“I want you to be especially alert because our intel says something may be brewing. The local VC units are active and there is an NVA battalion within a day’s march. Focus on your job. You are here to protect your buddies — those here in ranks and everyone on this base.”
I thought, what the hell would we do if we got attacked by a battalion?
The Flight Chief closed with words that tempered our spines. “If the cost tonight involves the loss of life, then let it be mine and not of any of you, for it is you I will fight and die for. Take care of your brothers. Post!”
Sobering at the Flight Chief’s words, we loaded up our gear and hoisted ourselves up into the trucks and jeeps for transport to our sandbagged defensive positions. We sloshed through the muddy trails, picking up and dropping off troops at their assigned posts. My post number was announced and I jumped off the truck with my two buddies for the night and stumbled into the drenched bunker, shining my flashlight looking for rats and snakes. Thankfully, there were none visible for the moment and we laid out our gear to prepare for the long night ahead of us.
The night passed agonizingly slowly, and try as we might to prevent it, the cold seeped into our core. The temperature had to be in the 70s but we were shivering. The relentless rains splattered against our ponchos and bounced off our helmets. Flashes of lightning eerily illuminated the concertina wire, allowing us to survey the claymores forward of our position. My buddy peered through the sights of his M-60 machine gun into the darkness and was humming “Jingle Bells.” From the bunker 50 feet on our left, lyrics were added to the tune. “Jingle bells, mortar shells, VC in the grass, take this Merry Christmas and shove it up your ….” The radio squawked and the Flight Chief boomed out, “Knock it off! Maintain noise discipline!” and all went quiet. Evidently, someone had keyed a mike during the carol.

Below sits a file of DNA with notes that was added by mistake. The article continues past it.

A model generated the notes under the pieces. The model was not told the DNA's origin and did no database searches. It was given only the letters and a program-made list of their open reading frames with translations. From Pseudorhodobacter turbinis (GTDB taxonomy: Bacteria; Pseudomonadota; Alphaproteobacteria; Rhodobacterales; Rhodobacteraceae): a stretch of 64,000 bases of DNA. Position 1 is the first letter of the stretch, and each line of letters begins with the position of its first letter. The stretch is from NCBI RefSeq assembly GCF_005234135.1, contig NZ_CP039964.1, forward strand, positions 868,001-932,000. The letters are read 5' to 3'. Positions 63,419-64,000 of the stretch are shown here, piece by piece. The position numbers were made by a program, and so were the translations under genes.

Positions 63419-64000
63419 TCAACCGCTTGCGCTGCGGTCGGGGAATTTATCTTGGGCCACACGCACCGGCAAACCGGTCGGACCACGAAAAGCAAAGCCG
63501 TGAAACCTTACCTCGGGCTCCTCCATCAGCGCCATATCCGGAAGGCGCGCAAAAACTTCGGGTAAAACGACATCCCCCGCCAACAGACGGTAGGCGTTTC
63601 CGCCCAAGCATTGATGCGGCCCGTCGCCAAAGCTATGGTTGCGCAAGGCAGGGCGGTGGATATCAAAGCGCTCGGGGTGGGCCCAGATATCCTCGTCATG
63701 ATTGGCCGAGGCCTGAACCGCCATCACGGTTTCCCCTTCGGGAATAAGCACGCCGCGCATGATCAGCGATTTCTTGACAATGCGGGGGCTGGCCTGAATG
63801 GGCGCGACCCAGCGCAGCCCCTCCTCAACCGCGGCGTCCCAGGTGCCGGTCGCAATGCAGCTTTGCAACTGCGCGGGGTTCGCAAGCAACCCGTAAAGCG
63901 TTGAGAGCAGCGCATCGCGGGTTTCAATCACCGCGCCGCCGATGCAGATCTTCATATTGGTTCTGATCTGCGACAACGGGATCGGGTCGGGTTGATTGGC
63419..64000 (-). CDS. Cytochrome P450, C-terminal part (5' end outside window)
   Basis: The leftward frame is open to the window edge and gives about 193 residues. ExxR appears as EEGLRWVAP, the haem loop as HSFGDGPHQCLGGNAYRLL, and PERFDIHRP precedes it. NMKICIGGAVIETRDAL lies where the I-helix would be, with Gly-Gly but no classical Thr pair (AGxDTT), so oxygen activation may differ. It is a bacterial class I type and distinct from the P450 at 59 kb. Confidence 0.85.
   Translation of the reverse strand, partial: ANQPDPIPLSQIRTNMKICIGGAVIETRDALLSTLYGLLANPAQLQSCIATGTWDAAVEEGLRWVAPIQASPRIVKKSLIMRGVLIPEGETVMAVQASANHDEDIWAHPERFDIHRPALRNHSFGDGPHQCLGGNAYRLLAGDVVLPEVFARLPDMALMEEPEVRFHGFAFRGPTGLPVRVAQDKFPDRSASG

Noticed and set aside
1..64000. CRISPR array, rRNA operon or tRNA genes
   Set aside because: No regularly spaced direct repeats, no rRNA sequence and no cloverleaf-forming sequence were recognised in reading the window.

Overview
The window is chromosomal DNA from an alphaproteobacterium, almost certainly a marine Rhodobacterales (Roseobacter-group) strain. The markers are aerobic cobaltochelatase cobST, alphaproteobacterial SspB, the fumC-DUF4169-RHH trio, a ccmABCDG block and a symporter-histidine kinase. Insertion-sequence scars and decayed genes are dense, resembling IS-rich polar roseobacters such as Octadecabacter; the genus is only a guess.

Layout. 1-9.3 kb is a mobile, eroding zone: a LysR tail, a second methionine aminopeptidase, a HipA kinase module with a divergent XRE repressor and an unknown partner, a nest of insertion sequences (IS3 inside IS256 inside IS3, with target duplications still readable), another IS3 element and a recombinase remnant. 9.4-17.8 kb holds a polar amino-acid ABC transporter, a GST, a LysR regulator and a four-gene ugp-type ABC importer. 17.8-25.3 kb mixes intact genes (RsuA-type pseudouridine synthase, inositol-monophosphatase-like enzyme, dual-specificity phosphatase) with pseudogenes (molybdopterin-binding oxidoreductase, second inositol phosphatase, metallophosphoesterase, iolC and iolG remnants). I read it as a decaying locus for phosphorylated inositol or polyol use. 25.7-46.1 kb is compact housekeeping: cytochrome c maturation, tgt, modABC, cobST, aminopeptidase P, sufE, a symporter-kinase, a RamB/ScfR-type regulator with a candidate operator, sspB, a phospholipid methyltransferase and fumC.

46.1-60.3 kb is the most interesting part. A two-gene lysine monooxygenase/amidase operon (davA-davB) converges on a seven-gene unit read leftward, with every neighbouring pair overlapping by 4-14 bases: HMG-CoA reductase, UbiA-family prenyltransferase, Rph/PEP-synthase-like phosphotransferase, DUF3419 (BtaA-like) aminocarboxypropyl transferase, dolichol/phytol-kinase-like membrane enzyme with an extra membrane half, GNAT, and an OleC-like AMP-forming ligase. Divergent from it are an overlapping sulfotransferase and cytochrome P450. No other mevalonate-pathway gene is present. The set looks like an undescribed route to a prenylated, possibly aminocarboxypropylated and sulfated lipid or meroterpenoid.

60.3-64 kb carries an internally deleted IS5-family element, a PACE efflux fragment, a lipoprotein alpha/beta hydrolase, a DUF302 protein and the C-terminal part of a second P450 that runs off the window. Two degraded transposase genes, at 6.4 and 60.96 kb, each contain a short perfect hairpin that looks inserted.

Later, the unmistakable drone of “Spooky” appeared circling overhead. As per normal procedure, the aircraft was not illuminated so as to make it a lesser target. Flare kickers commenced dropping flares over the distant rice paddies. Shortly thereafter, mini-guns opened up, spraying arcing red tracers through the floating flares. A nervous troop in a far-away bunker slapped a flare, adding to the Christmas festivities. I thought to myself that despite the misery of the rain the aerial display was quite impressive. Thankfully, there were no green tracers searching us out. My partner wondered aloud if the chaplain would be making the rounds this Christmas Eve. I replied, “I don’t think so. Probably too tired from saying midnight services.”